Oscar Shumsky = BEETHOVEN: Violin Sonata No. 7 in C Minor, Op. 30, No. 2; TELEMANN: Fantasia for Violin Solo in D; BACH: Violin Sonata in E: Adagio; Partita No. 2 in D Minor, BWV 1004; Arias from Cantatas Nos. 120 and 132; BUXTEHUDE: Cantata “Jubilate Domino:; TARTINI (arr. Kreisler): Violin Sonata in G Minor “Devil’s Trill”; RACHMANINOFF: “Daisies,” Op. 38, No. 3; Four Songs for Tenor and Violin Obbligato; MOZART: Adagio in E Major, K. 261; “L’amero, saro costante” from Il Re Pastore, K. 208; HINDEMITH: Sonata for Violin and Piano, Op. 11, No. 2; SCHUBERT: Rondo brillante in B Minor, D. 895; R. STRAUSS: Dance from Le Bourgeois gentilhomme, Op. 60; Violin Sonata in E-flat Major, Op. 18; KREISLER: Scherzo-caprice, Op. 6; Viennese Rhapsodic Fantasietta; WIENIAWSKI: Polonaise brillante in A, Op. 21; Polonaise brillante in D, Op. 4; SAINT-SAENS: Introduction and Rondo Capriccioso, Op. 28; SCHUMANN: “Traumerei” from Kinderszenen, Op. 15 – Oscar Shumsky, violin/ Nadia Reisenberg, Earl Wild, Leo Barkin, Frank Maus, piano/ Maureen Forrester, alto/ Lois Marshall, sop./ Bach Aria Group/ James Melton, tenor/ Carroll Hollister, p./ Erna Berger, sop./ George Schick & Mario Bernardi, p./ NBC Sym. Orch./ Milton Katims/ Al Goodman Orch./ CBC Orch. – Doremi DHR-8031-3 (3 CDs) 79:00, 69:04, 78:15 [Distr. by Allegro] *****:
Oscar Shumsky (1917-2000) came to be regarded as among the most outstanding and distinguished of violin virtuosos, a performer of innate dignity and solid craftsmanship. Shumsky openly admired Fritz Kreisler, who predicted a great future for the lad who had memorized an unpublished Kreisler cadenza to the Beethoven Concerto. Having studied with both Leopold Auer and Efrem Zimbalist, Shumsky joined Toscanini and the NBC Symphony. After his membership in the Primrose String Quartet, Shumsky cofounded in 1959 the Stratford Festival in Canada, with Glenn Gould and Leonard Rose. Shumsky’s work at the Curtis Institute gleaned many outstanding pupils, including Eugene Drucker, who credited Shumsky’s “continual quest for musical substance rather than surface gesture.”
If I may add a personal element, Oscar Shumsky and I spoke in 1990, after I had discovered in Atlanta a set of 78s of Rachmaninoff songs (1949) with James Melton, Carroll Hollister and Shumsky, an inscription that had eluded him. When I provided Shumsky a cassette transfer, he rewarded me with a cassette of a test-pressing of the Brahms B-flat Quartet, Op. 67 with the Primrose Quartet. So many of the individual performances stand out, selecting those of particular distinction becomes a matter of random necessity: the 28 November 1951 Mozart Adagio in E with Leo Barkin exudes the same ravishing delicacy and poise we find in Milstein’s rendition, but here totally Viennese in expression. A splendid Bach Partita in D Minor (1965) from Basel concludes with a monumental reading of the Chaconne. Shumsky and Mario Bernardi collaborate suavely in 1965 for Hindemith’s lyric but more often declamatory Sonata in D. The recital from the CBC (28 November 1951), opening as it does with Bach and Tartini, bodes well for seamless elegance of line as representative of Shumsky’s trump card. Those who savor the Heifetz rendition of the Richard Strauss Violin Sonata may find points of virtuosic comparison in that by Shumsky (24 October 1982) with Frank Maus. The 1715 “ex-Rode” Stradivarius Shumsky plays certainly enriches the quality of the music he interprets. Listen to the steely line he projects in the Tartini “Devil’s Trill” from the CBC concert, 1951.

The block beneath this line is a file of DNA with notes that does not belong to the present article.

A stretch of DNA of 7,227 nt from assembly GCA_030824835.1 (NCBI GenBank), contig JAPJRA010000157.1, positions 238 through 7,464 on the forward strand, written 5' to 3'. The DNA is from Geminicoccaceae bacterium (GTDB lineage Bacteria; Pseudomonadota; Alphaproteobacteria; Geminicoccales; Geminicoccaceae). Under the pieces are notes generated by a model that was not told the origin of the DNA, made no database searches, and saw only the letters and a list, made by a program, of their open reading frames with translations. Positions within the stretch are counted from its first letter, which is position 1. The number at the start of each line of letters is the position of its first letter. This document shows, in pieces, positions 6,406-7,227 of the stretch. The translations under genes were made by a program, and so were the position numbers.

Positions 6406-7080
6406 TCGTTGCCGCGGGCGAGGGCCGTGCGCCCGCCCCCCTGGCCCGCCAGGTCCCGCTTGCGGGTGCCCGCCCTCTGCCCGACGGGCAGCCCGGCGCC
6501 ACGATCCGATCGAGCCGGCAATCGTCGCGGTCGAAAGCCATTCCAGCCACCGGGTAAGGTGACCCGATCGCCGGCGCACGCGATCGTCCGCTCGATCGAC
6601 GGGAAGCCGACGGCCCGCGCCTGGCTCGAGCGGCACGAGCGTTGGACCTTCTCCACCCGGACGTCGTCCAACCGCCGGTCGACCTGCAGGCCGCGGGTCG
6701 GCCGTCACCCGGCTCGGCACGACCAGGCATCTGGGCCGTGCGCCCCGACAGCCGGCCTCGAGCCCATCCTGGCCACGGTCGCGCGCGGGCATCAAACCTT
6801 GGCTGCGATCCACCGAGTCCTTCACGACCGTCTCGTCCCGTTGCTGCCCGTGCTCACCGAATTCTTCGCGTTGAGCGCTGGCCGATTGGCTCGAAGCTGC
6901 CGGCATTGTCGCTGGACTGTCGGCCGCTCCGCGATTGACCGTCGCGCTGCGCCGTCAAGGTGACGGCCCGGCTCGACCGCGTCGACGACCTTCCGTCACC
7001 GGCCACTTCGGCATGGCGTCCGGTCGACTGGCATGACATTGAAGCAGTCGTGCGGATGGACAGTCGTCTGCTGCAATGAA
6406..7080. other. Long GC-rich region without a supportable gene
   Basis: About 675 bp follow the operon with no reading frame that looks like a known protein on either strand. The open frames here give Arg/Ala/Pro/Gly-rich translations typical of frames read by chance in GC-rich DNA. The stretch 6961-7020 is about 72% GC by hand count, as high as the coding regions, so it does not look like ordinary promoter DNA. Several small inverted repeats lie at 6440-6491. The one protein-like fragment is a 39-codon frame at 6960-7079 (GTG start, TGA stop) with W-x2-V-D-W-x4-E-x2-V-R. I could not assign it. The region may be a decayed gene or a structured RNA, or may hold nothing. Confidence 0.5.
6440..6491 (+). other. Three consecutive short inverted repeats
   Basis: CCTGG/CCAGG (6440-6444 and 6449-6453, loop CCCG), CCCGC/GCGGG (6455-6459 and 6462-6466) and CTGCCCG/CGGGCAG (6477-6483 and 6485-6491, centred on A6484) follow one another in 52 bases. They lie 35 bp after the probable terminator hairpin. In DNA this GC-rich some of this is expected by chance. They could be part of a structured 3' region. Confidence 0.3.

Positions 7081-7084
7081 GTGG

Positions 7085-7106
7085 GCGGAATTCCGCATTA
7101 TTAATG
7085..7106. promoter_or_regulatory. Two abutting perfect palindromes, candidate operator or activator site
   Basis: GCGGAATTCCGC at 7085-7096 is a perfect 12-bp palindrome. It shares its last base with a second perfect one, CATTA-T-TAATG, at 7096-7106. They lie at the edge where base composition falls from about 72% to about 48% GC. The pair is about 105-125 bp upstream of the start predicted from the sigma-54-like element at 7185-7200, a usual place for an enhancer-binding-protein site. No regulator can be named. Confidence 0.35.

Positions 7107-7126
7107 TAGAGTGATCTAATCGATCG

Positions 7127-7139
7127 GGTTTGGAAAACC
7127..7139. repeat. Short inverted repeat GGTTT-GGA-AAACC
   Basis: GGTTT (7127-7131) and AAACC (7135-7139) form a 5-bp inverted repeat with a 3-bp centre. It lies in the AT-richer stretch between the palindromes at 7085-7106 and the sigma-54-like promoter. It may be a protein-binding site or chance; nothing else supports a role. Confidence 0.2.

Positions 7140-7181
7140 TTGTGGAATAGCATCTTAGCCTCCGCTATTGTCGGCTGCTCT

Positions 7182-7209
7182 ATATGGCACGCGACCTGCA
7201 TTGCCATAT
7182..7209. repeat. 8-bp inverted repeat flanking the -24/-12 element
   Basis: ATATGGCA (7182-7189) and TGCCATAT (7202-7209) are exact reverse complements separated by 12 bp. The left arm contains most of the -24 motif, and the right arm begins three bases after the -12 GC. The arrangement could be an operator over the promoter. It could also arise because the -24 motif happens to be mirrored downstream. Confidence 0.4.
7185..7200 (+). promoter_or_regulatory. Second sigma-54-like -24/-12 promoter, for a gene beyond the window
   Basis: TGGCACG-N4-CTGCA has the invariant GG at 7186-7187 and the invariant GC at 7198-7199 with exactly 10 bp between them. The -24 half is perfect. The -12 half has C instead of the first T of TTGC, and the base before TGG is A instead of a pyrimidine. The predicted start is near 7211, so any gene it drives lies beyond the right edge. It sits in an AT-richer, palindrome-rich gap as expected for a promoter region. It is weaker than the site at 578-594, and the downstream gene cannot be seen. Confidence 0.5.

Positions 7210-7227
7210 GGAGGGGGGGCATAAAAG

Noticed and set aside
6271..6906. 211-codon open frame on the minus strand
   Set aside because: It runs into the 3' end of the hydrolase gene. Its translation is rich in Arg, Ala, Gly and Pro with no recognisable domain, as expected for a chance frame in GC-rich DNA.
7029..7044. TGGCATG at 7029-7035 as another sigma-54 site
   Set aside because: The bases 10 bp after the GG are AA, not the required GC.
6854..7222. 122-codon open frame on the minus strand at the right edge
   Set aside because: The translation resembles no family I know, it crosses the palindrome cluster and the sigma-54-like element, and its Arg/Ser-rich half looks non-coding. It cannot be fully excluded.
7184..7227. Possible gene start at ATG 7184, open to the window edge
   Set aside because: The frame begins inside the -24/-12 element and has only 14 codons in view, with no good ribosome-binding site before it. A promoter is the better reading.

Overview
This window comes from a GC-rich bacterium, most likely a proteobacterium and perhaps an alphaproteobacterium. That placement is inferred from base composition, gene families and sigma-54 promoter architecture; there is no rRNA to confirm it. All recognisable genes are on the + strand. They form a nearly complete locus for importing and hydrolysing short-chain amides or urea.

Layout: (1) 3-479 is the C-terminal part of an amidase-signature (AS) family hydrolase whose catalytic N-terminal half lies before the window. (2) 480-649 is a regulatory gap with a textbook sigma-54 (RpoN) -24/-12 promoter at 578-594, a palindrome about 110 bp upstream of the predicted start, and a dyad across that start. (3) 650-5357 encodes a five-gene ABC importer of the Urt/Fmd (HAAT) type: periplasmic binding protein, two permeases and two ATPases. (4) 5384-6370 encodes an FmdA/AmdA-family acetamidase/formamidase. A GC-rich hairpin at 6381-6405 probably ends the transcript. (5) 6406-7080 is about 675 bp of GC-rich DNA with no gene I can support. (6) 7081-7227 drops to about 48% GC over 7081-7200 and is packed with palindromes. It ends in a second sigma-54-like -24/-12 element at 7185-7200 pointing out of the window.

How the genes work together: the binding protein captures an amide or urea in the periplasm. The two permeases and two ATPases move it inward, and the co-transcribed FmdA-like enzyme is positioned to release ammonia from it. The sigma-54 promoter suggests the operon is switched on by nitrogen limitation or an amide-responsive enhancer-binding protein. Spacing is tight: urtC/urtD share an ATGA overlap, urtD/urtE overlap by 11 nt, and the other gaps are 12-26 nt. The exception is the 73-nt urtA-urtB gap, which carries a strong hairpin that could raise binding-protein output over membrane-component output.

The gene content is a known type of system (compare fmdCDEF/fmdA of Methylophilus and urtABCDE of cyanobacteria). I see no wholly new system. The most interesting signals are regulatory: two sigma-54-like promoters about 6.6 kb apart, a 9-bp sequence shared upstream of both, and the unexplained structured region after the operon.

The rarities in this fine collation certainly attract me as a collector and broadcaster of the unusual: Shumsky’s Telemann Fantasia No. 10 in D from a WQXR-FM session at “The Listening Room” with Bob Sherman (3 January 1972). The elusive 1962 Desto LPs now transferred for their Bach treasures with the Bach Aria Group. The Buxtehude Cantata from the Stratford Festival (26 July 1967) with Maureen Forrester. For Shumsky inflammatus, try both his Wieniawski Polonaises for riveting bravura that mounts one spectacular effect atop another. The No. 1 has the benefit of Earl Wild at the keyboard (15 August 1940). The spicy Dance from the Richard Strauss has all the impish, Viennese grace we know from Willi Boskovsky, only here Shumsky leads the CBC Orchestra directly from his violin in 1965. And, besides listening to the exquisite soprano Erna Berger in Mozart from 1950 RCA 78s, we have that aforementioned experience of James Melton in four touching Rachmaninoff songs: “In the Silence of the Night”; “To the Children”; “O cease thy singing, maiden fair”; and “The Cherry Tree.” For last Heifetz comparison, savor Shumsky in the perennial Introduction and Rondo Capriccioso from Saint-Saens (22 April 1950), with the NBC Symphony under the studied direction of erstwhile violist Milton Katims.
This remains a remarkable set, a varied and relentlessly distinctive testament to a fascinating, directly communicative violin talent of the first rank.
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